“Seizing every opportunity during HIV care delivery to focus our efforts to reduce the high rate of tobacco smoking offers the greatest potential for reducing [rates of heart attacks].” Furthermore, they added: “Encouragement and support for our patients in their efforts to stop smoking offers immense health benefits.”

Upcoming CATIE News stories will explore the Danish and American studies.

—Sean R. Hosein


  1. Gill MJ, Costagliola D. Myocardial infarction in HIV-infected persons: Time to focus on the silent elephant in the room? Clinical Infectious Diseases. 2015; in press.
  2. Klein DB, Leyden WA, Xu L, et al. Declining relative risk for myocardial infarction among HIV-positive compared with HIV-negative individuals with access to care. Clinical Infectious Diseases. 2015; in press.
  3. Rasmussen LD, Helleberg M, May M, et al. Myocardial infarction among Danish HIV-infected individuals: Population attributable fractions associated with smoking. Clinical Infectious Diseases. 2015; in press.
  4. Lohse N, Hansen AB, Pedersen G, et al. Survival of persons with and without HIV infection in Denmark, 1995-2005. Annals of Internal Medicine. 2007 Jan 16;146(2):87-95.
  5. Samji H, Cescon A, Hogg RS, et al. Closing the gap: increases in life expectancy among treated HIV-positive individuals in the United States and Canada. PLoS One. 2013 Dec 18;8(12):e81355.
  6. May MT, Gompels M, Delpech V, et al. Impact on life expectancy of HIV-1 positive individuals of CD4+ cell count and viral load response to antiretroviral therapy. AIDS. 2014 May 15;28(8):1193-202.
  7. Lohse N, Gerstoft J, Kronborg G, et al. Comorbidity acquired before HIV diagnosis and mortality in persons infected and uninfected with HIV: a Danish population-based cohort study. Journal of Acquired Immune Deficiency Syndromes. 2011 Aug 1;57(4):334-9.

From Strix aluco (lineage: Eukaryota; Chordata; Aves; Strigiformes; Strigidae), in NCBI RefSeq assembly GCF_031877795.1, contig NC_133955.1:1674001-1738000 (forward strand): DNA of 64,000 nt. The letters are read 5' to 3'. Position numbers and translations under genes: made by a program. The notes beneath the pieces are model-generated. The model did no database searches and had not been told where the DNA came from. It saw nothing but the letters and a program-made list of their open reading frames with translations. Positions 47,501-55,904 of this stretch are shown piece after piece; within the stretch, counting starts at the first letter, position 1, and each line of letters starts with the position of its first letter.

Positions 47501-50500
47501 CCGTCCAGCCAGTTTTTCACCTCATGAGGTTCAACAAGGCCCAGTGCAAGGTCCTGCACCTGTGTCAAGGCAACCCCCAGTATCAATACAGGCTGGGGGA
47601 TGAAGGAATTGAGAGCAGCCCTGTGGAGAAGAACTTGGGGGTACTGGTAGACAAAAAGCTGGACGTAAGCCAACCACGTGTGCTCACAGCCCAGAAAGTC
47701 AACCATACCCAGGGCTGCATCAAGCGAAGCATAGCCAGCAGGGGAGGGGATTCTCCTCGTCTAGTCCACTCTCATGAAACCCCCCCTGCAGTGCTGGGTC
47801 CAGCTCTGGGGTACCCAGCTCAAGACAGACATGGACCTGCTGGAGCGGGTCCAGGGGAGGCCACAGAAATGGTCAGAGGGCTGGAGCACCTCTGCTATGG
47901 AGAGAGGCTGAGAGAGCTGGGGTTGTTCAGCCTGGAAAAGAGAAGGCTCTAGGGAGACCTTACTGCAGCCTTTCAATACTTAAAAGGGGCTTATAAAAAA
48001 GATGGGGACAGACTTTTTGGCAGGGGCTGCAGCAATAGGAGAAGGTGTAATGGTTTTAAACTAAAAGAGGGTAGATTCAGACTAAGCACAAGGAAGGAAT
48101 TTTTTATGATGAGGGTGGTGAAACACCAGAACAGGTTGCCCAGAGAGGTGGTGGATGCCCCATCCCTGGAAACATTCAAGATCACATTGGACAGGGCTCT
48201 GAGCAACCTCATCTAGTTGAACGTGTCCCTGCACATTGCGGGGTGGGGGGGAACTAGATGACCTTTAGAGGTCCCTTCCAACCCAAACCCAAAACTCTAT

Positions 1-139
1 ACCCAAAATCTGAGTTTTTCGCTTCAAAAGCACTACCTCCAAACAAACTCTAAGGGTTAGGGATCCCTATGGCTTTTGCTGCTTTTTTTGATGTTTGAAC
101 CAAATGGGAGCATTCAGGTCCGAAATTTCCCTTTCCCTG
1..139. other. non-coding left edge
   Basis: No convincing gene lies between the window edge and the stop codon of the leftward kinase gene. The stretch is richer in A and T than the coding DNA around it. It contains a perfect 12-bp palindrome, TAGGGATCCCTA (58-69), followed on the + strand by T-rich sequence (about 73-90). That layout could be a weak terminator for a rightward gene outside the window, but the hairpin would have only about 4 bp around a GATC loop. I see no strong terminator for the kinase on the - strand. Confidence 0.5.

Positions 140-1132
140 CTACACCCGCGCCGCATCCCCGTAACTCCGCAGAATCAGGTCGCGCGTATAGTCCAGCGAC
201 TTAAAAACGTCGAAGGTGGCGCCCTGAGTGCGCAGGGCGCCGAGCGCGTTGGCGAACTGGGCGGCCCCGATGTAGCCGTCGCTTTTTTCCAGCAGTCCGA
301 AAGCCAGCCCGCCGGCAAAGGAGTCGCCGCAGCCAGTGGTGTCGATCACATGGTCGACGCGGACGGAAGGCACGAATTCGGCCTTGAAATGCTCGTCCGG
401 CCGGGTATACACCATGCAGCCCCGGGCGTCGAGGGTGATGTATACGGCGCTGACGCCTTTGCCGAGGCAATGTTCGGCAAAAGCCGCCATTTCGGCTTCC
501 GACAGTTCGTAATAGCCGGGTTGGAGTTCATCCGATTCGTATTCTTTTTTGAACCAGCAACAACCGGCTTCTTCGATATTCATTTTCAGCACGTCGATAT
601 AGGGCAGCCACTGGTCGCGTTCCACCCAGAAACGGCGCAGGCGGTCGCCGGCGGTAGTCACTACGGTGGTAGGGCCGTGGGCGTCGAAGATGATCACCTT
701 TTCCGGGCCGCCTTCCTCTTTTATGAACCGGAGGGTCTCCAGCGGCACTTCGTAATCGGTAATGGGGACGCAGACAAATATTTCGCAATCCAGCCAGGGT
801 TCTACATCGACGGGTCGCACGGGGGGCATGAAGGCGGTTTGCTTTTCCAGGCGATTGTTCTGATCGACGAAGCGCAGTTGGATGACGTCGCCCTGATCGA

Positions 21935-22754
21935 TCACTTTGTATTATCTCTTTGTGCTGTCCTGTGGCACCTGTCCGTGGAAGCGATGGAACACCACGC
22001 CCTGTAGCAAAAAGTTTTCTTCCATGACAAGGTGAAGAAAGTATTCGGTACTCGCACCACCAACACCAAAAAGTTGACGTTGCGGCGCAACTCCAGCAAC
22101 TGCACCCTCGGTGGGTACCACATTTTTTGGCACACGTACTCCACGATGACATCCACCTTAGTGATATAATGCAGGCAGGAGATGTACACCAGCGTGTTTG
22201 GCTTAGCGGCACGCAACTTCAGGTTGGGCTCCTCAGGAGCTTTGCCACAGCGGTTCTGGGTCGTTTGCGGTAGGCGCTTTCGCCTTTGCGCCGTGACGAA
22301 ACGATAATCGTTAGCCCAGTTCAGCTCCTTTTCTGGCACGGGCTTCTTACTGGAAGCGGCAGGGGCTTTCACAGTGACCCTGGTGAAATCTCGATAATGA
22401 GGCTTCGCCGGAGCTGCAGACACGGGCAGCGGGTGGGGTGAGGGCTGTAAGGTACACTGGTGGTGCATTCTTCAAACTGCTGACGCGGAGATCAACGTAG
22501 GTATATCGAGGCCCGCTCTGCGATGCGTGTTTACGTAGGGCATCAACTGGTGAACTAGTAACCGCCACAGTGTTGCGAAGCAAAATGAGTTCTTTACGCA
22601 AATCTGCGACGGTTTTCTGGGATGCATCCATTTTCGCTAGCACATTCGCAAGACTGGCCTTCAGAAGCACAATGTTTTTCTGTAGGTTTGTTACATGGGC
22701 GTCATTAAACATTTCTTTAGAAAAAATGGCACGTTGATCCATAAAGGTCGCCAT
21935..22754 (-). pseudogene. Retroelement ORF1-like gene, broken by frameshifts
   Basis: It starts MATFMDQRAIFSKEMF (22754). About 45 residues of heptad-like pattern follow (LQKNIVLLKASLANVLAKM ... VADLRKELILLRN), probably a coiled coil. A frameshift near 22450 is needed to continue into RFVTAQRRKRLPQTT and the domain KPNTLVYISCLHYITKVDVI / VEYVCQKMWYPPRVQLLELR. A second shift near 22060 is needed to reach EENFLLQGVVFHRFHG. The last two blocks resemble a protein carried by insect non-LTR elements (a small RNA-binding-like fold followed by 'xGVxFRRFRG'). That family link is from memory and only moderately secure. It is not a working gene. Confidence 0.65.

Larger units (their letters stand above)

8. Riddler SA, Smit E, Cole SR, et al. Impact of HIV infection and HAART on serum lipids in men. JAMA. 2003 Jun 11;289(22):2978-82.
  9. Rotger M, Glass TR, Junier T, et al. Contribution of genetic background, traditional risk factors, and HIV-related factors to coronary artery disease events in HIV-positive persons. Clinical Infectious Diseases. 2013 Jul;57(1):112-21.
  10. Post WS, Budoff M, Kingsley L, et al. Associations between HIV infection and subclinical coronary atherosclerosis. Annals of Internal Medicine. 2014 Apr 1;160(7):458-67.
  11. Tron L, Lert F, Spire B, et al. Tobacco smoking in HIV-infected versus general population in France: heterogeneity across the various groups of people living with HIV. PLoS One. 2014 Sep 9;9(9):e107451.
  12. D:A:D Study Group, Sabin CA, Worm SW, Weber R, et al. Use of nucleoside reverse transcriptase inhibitors and risk of myocardial infarction in HIV-infected patients enrolled in the D:A:D study: a multi-cohort collaboration. Lancet. 2008 Apr 26;371(9622):1417-26.
  13. Obel N, Farkas DK, Kronborg G, et al. Abacavir and risk of myocardial infarction in HIV-infected patients on highly active antiretroviral therapy: a population-based nationwide cohort study. HIV Medicine. 2010 Feb;11(2):130-6.
  14. Ding X, Andraca-Carrera E, Cooper C, et al. No association of abacavir use with myocardial infarction: findings of an FDA meta-analysis. Journal of Acquired Immune Deficiency Syndromes. 2012 Dec 1;61(4):441-7.
  15. Costagliola D, Lang S, Mary-Krause M, et al. Abacavir and cardiovascular risk: reviewing the evidence. Current HIV/AIDS Reports. 2010 Aug;7(3):127-33.
  16. Lang S, Mary-Krause M, Cotte L, et al. Impact of individual antiretroviral drugs on the risk of myocardial infarction in human immunodeficiency virus-infected patients: a case-control study nested within the French Hospital Database on HIV ANRS cohort CO4. Archives of Internal Medicine. 2010 Jul 26;170(14):1228-38.
  17. Lichtner M, Cicconi P, Vita S, et al. Cytomegalovirus coinfection is associated with an increased risk of severe non-AIDS-defining events in a large cohort of HIV-infected patients. Journal of Infectious Diseases. 2015 Jan 15;211(2):178-86.
  18. Klein D, Hurley LB, Quesenberry CP, et al. Do protease inhibitors increase the risk for coronary heart disease in patients with HIV-1 infection? Journal of Acquired Immune Deficiency Sydnromes. 2002 Aug 15;30(5):471-7.